Update on Honduras Troubles

The Honduran constitutional crisis in 2009, perpetrated by then-President Manuel Zelaya, was not spotlighted by the media to the extent that unrest in Egypt has been, but it is just as enlightening about U.S. politics.(Is President Obama of the Opinion that Presidents are Above the Law?)

The burning question at the time asked why the United States was so eager to support Zelaya, who was attempting to become a lifetime dictator, instead of the Honduran people, who were desperately working to protect their democracy?

Although I feel only distain for Julian Assange and Wikileaks for publishing secret, classified documents, leaked government cables from the U. S. embassy in Tegucigalpa at the time of the Honduran crisis shed light on this question. The cables revealed that the United States knew President Zelaya was a threat to democracy, but his relationship with Venezuela’s President Hugo Chavez was deemed to be more important. As reported in the Wall Street Journal (12/10/10), the Obama Administration sought to curry favor with Chavez to contrast its foreign policy from that of the Bush Administration’s.

Quotes from the cables follow:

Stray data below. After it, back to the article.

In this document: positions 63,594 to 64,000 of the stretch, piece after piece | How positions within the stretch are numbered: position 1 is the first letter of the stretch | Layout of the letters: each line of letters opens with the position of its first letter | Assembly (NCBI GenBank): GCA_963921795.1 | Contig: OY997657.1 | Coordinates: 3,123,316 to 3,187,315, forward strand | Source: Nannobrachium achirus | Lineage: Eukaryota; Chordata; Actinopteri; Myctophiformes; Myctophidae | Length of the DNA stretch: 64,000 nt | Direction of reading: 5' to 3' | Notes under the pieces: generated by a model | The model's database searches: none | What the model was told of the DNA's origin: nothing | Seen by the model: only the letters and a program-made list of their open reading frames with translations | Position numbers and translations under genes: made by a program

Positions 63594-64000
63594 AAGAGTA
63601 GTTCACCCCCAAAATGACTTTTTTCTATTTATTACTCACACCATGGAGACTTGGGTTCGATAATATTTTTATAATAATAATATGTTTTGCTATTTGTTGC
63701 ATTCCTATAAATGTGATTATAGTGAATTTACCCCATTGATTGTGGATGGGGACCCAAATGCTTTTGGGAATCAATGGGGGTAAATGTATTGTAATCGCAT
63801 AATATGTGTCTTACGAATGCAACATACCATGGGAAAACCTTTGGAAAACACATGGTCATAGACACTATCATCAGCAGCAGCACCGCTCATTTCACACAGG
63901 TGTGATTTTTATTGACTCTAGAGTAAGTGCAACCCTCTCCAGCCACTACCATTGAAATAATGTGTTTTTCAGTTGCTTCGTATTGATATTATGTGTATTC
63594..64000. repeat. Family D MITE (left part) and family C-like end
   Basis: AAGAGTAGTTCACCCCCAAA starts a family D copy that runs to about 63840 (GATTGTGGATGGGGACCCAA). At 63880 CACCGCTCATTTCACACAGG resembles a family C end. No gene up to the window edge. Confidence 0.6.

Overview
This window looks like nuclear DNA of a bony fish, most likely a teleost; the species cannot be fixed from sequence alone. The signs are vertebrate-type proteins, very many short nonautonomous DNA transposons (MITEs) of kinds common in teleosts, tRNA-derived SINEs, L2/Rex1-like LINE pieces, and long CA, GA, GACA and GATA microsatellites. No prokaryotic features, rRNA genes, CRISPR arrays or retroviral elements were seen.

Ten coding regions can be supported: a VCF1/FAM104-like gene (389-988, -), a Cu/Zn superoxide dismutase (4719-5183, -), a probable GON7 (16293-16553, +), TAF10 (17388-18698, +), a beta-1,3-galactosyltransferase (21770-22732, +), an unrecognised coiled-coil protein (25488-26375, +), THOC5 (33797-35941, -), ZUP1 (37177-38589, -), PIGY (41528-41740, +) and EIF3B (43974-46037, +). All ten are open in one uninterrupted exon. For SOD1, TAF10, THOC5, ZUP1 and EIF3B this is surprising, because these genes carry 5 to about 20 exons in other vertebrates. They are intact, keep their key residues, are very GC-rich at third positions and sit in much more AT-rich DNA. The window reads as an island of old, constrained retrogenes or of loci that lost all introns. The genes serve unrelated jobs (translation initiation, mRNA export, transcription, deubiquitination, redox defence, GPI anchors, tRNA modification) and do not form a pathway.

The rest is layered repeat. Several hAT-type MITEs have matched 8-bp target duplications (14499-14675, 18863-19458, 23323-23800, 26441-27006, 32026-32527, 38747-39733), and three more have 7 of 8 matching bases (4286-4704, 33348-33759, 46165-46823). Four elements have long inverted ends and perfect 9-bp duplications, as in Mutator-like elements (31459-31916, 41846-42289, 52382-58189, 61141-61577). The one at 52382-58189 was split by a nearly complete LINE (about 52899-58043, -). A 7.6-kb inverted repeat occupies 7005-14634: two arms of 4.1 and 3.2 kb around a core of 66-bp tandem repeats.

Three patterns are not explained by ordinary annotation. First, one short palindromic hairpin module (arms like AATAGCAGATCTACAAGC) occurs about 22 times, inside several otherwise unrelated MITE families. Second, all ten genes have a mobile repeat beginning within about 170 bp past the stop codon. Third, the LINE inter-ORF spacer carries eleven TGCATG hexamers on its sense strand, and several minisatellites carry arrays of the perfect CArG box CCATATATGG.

(Charles Ford, U.S. ambassador to Honduras, May 15, 2008) “His [Zelaya] pursuit of immunity from the numerous activities of organized crime carried out in his administration will cause him to threaten the rule of law and institutional stability.”

“Zelaya’s principal goal in office is to enrich himself and his family while leaving a public legacy as a martyr who tried to do good but was thwarted at every turn by powerful, unnamed interests.”

Though Mr. Zelaya can be “gracious and charming,” wrote Mr. Ford, “there also exists a sinister Zelaya, surrounded by a few close advisers with ties to both Venezuela and Cuba and organized crime.”

He “resents the very existence of the Congress, the Attorney General, and Supreme Court.” And “Due to his close association with persons believed to be involved with international organized crime, I am unable to brief Zelaya on sensitive law enforcement and counter-narcotics actions due [to] my concern that this would put the lives of U.S. officials in jeopardy.”